During the financial crisis, billions were spent to rescue banks that were according to their governments too big to be allowed to fail. But a study by Michael Koetter from the Halle Institute for Economic Research (IWH) and co-authors shows that besides the size of the banks, the centrality within the global financial network was also pivotal for financial institutions to receive a bail-out.
Governments rescued banks and insurances that were allegedly on the verge of collapse during the financial crisis. The reason for not failing these institutions put forward by the respective heads of governments in charge was the familiar expression that they were ‘too big to fail’ – a collapse would endanger the global financial system. But it's not simply size that renders a bank systemically relevant in the eyes of its government. As Michael Koetter from the Halle Institute for Economic Research (IWH) – Member of the Leibniz Association and colleagues discovered, the degree of networking with other financial institutions is also fundamental. "A bank that is either directly linked to many other banks, or connects clusters of other peers in the financial network as a kind of gatekeeper, can quickly infect other institutions," according to Koetter, Head of the Financial Markets Department at IWH.
Often, however, the level of networking is not directly visible and thus challenging to measure. The economists therefore derived the level of networking indirectly from co-movements of credit default swap (CDS) premiums and share returns using extreme value theories. Thereby, the researchers first identify highly connected peers and subsequently apply network theories to identify highly connected peers as system-relevant institutions.
Koetter and his colleagues then compared the results with what actually happened during the crisis – i.e. which banks did the governments support with public funds. The results show a clear correlation: The more central the bank was before the crisis in the global financial network, the higher the likelihood that it was rescued by its state during the crisis. A 1% rise in a bank's networking increased the likelihood of a government bail-out by 5.4%. Connected institutions were therefore substantially more often perceived by the government as "in need of rescue" and/or "worthy of rescue".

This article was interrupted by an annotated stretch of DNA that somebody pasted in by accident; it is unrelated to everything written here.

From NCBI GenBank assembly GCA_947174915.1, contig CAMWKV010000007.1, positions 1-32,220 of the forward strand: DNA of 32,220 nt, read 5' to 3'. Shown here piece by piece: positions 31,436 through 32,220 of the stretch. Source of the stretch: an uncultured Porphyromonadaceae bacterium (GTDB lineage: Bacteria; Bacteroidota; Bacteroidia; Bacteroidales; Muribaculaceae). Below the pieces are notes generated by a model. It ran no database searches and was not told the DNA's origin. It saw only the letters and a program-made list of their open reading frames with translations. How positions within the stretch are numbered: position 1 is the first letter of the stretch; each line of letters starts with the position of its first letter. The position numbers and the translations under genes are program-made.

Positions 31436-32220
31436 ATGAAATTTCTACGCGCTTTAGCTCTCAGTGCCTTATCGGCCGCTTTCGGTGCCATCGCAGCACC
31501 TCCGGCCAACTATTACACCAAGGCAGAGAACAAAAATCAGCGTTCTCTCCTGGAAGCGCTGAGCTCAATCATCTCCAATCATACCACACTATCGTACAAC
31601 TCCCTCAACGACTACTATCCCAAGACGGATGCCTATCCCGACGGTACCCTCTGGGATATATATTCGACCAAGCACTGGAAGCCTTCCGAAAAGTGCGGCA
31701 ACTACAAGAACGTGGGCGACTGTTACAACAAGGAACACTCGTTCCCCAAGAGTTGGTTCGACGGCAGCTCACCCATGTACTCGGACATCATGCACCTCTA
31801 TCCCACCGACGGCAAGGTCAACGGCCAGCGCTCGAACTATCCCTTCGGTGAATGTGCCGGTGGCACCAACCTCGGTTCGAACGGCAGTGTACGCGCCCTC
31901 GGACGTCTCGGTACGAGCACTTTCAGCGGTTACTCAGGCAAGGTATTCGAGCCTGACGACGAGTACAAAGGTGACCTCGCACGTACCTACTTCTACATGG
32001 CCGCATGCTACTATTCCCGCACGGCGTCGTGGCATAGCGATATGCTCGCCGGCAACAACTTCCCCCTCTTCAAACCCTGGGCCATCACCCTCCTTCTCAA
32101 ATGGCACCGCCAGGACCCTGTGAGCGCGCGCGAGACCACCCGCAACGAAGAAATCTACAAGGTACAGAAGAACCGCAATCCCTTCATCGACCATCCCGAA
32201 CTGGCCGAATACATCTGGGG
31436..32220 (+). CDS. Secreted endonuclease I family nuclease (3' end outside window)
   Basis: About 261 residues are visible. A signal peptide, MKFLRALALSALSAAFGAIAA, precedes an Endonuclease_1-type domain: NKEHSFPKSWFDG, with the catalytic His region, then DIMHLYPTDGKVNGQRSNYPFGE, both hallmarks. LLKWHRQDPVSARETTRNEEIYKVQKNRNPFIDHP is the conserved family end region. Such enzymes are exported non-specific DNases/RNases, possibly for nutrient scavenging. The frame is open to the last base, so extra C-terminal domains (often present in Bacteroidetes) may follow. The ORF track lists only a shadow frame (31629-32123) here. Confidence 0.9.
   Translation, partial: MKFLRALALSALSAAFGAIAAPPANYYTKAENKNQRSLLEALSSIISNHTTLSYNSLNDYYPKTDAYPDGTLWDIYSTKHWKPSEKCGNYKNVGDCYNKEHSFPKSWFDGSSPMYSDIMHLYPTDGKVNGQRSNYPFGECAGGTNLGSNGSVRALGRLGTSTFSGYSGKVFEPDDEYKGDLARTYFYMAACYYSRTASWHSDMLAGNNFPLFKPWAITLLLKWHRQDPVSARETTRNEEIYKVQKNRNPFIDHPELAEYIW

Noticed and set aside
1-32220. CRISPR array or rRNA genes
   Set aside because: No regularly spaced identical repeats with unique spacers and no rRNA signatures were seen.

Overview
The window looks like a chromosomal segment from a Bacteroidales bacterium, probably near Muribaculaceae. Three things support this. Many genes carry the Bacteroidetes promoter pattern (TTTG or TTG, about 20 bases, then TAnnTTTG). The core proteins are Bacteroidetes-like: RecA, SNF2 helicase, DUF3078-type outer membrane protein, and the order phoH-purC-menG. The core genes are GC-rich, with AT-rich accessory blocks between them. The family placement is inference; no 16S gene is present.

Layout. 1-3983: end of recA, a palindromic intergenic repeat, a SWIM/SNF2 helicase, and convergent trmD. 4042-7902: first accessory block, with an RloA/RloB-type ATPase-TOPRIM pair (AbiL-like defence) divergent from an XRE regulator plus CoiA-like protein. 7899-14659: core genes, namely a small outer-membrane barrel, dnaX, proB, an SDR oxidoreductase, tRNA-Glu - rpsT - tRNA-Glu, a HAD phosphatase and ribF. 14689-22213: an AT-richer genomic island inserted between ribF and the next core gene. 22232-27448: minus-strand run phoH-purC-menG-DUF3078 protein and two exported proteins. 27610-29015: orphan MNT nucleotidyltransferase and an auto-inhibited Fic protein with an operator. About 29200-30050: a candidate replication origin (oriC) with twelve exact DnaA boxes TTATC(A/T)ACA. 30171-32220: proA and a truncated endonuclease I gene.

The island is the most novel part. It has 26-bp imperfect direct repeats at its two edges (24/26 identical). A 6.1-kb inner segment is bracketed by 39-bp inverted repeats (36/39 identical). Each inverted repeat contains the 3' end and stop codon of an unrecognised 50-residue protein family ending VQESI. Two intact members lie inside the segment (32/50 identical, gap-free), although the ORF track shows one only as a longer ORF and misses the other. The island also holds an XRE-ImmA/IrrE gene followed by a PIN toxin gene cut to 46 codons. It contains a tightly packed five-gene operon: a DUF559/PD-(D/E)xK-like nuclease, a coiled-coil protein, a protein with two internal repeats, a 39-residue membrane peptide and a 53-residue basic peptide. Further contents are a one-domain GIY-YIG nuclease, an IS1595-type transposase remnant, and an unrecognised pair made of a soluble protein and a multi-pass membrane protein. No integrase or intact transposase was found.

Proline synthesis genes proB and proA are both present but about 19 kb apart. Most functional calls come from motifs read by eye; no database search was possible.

Importantly, the size of a bank remains to exert a clear and independent effect as well: a 1% rise in total assets increases the likelihood of a bail-out by 9%-10%. However, the data shows that the level of networking represents an additional effect on top of sheer size when it comes to the question of which banks are classified as ‘systemically relevant’.
"These figures do not permit conclusions about whether government bail-outs were fundamentally effective to avoid a global financial collapse though," clarified Koetter. "To answer that question, we would need a situation in which a bank was not rescued, but needed to be saved. What is clear though is that besides cross-border connections also cross-sectoral connections, for example between banks, insurances, and real estate trusts, exist and are considered by national government in crisis mode. Therefore, I think that for as long as we have mostly national legislative and executive authorities in charge to design financial systems, a more integrated approach towards the regulation and supervision across financial sectors and countries is of immanent importance to ensure financial stability in the future. The establishment of the European Banking Union is a good step into this direction. But in my view more financial – and thus presumably also political – integration is dearly needed in Europe and the world", says Koetter.
The study draws on CDS spreads for a total of 186 financial institutions and share price data for 164 institutions worldwide. Most of the institutions are banks, followed by insurance firms, trust companies and financial intermediaries of other sectors.
Halle Institute for Economic Research (IWH)
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